"Stanford and this country have an obligation to the world to advance the research and learning in this area, because the consequences are huge," he says.

Woodward and Ming met during their graduate studies and became close friends over the years. Both also remained close to Horn and his wife, Ruth, and shared another inspiring mentor as well: Professor Gil Masters, who taught in the School of Engineering.

Ming was drawn by Masters' focus on alternative energy and new technologies: "I was probably the only petroleum engineer in Gil's class on small-scale energy systems studying how to build an energy-self-sufficient home." Woodward became Masters' faculty colleague. "I wouldn't have taught all these years without being able to lean on Gil's experience and wisdom and build on his history of teaching energy classes," she says.

Leveraging a legacy

In 1999, Horn passed away. In 2001, Masters retired. The two had guided thousands of students into the study of energy and nurtured Stanford's programs in the field. Masters' courses had become mainstays of the new interdisciplinary major for undergraduates called Earth Systems, which offers a track in energy among several environmental specialties.

Ming and his wife, Diane, a chemical engineering major in the Class of '81 who also studied with Horn, contributed to the endowment that supports the Earth Systems Program. Woodward had helped to establish the A. J. and Ruth Horn Lectureship on Energy, and her firm had created a fellowship program to place Stanford graduate students in nongovernmental organizations working on energy issues. At a symposium honoring Masters in 2001, they decided to combine forces by creating a professorship that combines disciplines.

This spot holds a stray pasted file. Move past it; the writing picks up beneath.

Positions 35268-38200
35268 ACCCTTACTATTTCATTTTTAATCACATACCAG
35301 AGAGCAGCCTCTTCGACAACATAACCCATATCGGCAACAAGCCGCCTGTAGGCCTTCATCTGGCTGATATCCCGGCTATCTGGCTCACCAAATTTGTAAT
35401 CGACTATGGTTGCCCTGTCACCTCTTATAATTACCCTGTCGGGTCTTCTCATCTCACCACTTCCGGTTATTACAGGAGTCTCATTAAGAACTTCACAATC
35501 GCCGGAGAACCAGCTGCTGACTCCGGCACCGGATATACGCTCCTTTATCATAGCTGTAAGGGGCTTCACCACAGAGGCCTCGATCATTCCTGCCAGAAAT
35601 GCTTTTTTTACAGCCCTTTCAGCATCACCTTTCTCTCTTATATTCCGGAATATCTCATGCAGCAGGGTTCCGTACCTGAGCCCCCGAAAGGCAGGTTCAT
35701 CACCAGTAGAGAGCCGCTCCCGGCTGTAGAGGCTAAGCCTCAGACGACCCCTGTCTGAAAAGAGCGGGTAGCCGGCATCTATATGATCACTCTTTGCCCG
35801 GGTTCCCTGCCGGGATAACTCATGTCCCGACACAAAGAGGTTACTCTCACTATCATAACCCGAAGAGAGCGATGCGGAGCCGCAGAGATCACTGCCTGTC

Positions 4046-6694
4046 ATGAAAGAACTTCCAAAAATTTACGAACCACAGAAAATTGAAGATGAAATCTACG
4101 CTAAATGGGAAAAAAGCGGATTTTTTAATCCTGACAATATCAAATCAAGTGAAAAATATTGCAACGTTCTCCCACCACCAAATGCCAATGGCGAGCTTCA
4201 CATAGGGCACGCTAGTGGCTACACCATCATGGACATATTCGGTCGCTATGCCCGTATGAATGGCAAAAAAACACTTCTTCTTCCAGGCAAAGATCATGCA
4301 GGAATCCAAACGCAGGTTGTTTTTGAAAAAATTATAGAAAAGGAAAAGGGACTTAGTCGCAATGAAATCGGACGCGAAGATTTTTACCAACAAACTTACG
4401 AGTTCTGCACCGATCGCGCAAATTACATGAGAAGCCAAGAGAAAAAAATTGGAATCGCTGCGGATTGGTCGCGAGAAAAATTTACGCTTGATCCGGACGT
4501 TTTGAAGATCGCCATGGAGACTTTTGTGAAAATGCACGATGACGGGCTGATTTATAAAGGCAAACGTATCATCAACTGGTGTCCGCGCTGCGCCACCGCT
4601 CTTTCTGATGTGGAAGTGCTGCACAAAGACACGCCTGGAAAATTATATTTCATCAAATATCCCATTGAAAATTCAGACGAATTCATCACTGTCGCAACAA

The MAP/Ming Visiting Professor on Energy and the Environment will serve jointly in Stanford's School of Engineering and School of Earth Sciences for an academic year. Over the initial five-year term of the gift, appointees will add course offerings in energy for undergraduate and graduate students across the campus. Swisher, for example, will deliver a Winter Quarter lecture series on greenhouse-gas management and a Spring Quarter course on greenhouse-gas migration strategies. The post also will provide Stanford faculty with a series of expert colleagues and help to recruit new permanent faculty.

Swisher earned both of his graduate degrees -- a 1980 master's degree in mechanical engineering and a 1991 doctorate in civil engineering from Stanford. He is an internationally renowned expert in the analysis, design and evaluation of building energy systems, utility energy efficiency, distributed generation and emission reduction programs, and the development and finance of carbon offset projects. His consulting clients include several corporations, electric utilities and European governments, the Electric Power Research Institute, the United Nations Environment Programme and multilateral financial institutions including the World Bank.

Derek Rosenfield is a writer in Stanford's Office of Development. Dawn Levy contributed to this report.


By Derek Rosenfield